John Deacon was particularly close to Freddie Mercury, who served as a stabilizing presence for John, assisting the shy bass guitarist in dealing with the pressures of being a member of Queen. Ironically, it was John's modest demeanor that first endeared him to his bandmates. When Freddie died, John wept inconsolably for several days.
They met through their shared girlfriend/wife Mary Austin. Mary was a popular English singer who had been married twice before she met John. She had two children by her first husband and one by her second. After divorcing her second husband, Mary moved in with John and his family.
In 1974, Queen released their self-titled debut album which included "Bohemian Rhapsody". The song became a worldwide hit, winning three Grammy Awards. It has been cited as one of the best rock songs of all time.
After "Bohemian Rhapsody", John went on to release five more solo albums. He also wrote several songs for other artists including "Love Is A Requirement Of Life" by Atomic Kitten and "Suddenly One Day" by Take That.
In 2001, Queen reunited for a series of concerts in Japan. At the conclusion of the final show, they announced that they would be going on indefinite hiatus.
Freddie Mercury was one of the more outgoing vocalists of his period, yet his best buddy in Queen was the most reserved. Peter Freestone worked as a PA for the band and experienced the connection firsthand, revealing what linked Freddie with bassist John Deacon. "They were both very private people, but they had this mutual respect for each other," he said. "Freddie would do things like wear John's clothes to show him that he appreciated him being in his band."
In addition to Queen, Freestone also worked with Elton John, George Michael, and Rod Stewart. He died at age 64 on November 24, 2016.
Freddie Mercury was born Frederick Valerian Mercury on January 8, 1946. He was raised by his mother after the death of his father when he was only nine years old. He started singing at an early age and took lessons from Lilli Carré while attending Westminster School of Music. In 1964, he joined the band Smile and two years later, they released their first single "Thank You for inviting Me".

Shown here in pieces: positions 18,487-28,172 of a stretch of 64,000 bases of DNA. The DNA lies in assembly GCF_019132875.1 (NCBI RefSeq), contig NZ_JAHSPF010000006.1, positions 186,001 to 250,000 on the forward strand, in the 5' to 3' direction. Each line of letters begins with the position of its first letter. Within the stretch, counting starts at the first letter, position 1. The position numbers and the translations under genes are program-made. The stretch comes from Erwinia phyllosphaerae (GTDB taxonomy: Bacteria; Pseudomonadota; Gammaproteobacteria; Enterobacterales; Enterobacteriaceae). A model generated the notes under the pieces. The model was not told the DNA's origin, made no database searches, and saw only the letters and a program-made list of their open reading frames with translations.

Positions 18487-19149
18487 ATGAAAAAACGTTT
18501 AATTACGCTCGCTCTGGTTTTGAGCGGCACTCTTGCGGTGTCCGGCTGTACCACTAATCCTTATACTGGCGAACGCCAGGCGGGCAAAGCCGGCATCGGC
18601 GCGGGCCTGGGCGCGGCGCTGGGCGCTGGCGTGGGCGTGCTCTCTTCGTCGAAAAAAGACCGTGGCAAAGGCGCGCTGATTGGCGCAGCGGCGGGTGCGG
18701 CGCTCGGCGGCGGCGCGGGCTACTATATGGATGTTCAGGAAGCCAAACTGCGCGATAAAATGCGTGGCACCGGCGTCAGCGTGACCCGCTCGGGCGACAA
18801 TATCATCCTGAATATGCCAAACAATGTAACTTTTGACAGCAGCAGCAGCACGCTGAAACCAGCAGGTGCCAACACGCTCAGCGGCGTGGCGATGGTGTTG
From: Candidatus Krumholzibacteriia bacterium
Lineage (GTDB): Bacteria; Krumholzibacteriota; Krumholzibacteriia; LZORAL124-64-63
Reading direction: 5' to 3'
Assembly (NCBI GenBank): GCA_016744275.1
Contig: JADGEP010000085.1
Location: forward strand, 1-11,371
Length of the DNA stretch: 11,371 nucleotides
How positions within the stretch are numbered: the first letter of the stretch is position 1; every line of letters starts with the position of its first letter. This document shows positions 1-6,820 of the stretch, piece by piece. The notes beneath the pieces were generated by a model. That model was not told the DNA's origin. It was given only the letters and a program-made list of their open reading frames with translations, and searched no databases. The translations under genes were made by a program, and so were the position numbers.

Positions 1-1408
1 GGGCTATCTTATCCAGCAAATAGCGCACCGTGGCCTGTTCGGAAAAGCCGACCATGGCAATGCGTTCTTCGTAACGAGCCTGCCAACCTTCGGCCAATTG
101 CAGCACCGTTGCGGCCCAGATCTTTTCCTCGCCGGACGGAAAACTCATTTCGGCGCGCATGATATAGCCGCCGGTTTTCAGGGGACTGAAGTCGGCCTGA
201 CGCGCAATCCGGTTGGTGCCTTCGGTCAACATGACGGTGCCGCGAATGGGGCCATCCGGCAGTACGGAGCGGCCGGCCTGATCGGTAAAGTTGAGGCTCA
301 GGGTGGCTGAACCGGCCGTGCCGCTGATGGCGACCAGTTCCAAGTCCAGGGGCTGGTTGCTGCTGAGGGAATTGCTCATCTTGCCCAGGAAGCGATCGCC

After several line-up changes, Queen finally released their first album in February 1970. They continued to release albums regularly until 1976's Killing Me Softly with His Song. By this point, Freddie had become the face of the band and was responsible for much of the songwriting.
Brian May has stated that Deacon is still active in Queen's business and that he approves of the impending Freddie Mercury biopic, Bohemian Rhapsody.
He also said that Deacon would like to play some shows again with his band, but that they're not ready yet.
However, these comments were made before Mercury died of AIDS-related complications in 1991. It's possible that the band will reform once again for more touring opportunities.
Smile was a fan of Mercury, who urged them to try out more extravagant staging and recording approaches. He became a member in 1970 and offered the moniker "Queen." Deacon was hired in March 1971, before the band's self-titled debut album was released in 1973. Queen's second album, Queen II, debuted at number one in the United Kingdom in 1974. It has been certified triple platinum by the BPI for sales exceeding 3 million copies.
Mercury died of AIDS-related pneumonia on November 24, 1991. The group continues to tour worldwide.
Freddie Mercury garnered the most attention for his wild stage antics and superb voice, but the two collaborated closely on composition. Following Freddie's death, John departed the band, leaving the other members—Brian May and Roger Taylor—to go on. They recruited Adam Ant as their new lead singer.
Ant had been a fan of the band since he was a teenager in 1970s London, and when they asked him if he wanted to be their new frontman, he immediately said yes. He replaced Freddie at the first series of Live Aid, which took place in Philadelphia and London in July 1991.
Adam Ant became very popular in England and Europe, and also in America, where he performed before thousands at several Super Bowl halftimes. But he died of an AIDS-related illness in 1994 at the young age of 35.
After Adam Ant's death, Queen continued to tour and release albums, including One Night in Madrid and The Works. However, it wasn't until 2004 that they decided to start writing new songs with help from Justin Timberlake. The result was A Kind of Magic, which came out in January 2005. It included contributions from both John and Brian May, who wrote three songs together.
In June 2006, Queen released their first album of new material in three years, Gold: An Oral History.
Clearly, Freddie's death was the catalyst for John's departure from the band, and he was deeply saddened by the loss of his close friend and colleague. Brian, who continued the band with Roger Taylor and guest singer Adam Lambert in 2014, stated that they have minimal communication with the bassist currently. "I think he's doing fine... I don't know what his schedule is like or anything like that so I can't comment on it," he said.
In a 2009 interview with Classic Rock magazine, John explained that he felt it was time to move on: "There are only two ways up for a musician: either be pushed out or jump. I'm just not cut out to be a one-hit wonder so I've decided to quit while I'm ahead."
He also told The Guardian that he had no plans to reunite with the band for more concerts: "I don't see any point in going back over old ground. If someone wants to put together a really great show of all my songs then they're more than welcome to do so. But I don't see any reason why we should try and relive our glory days when so many people love our music today as much as they did back then."
However, in a 2013 interview with NME, John said he'd consider rejoining the band if they asked him.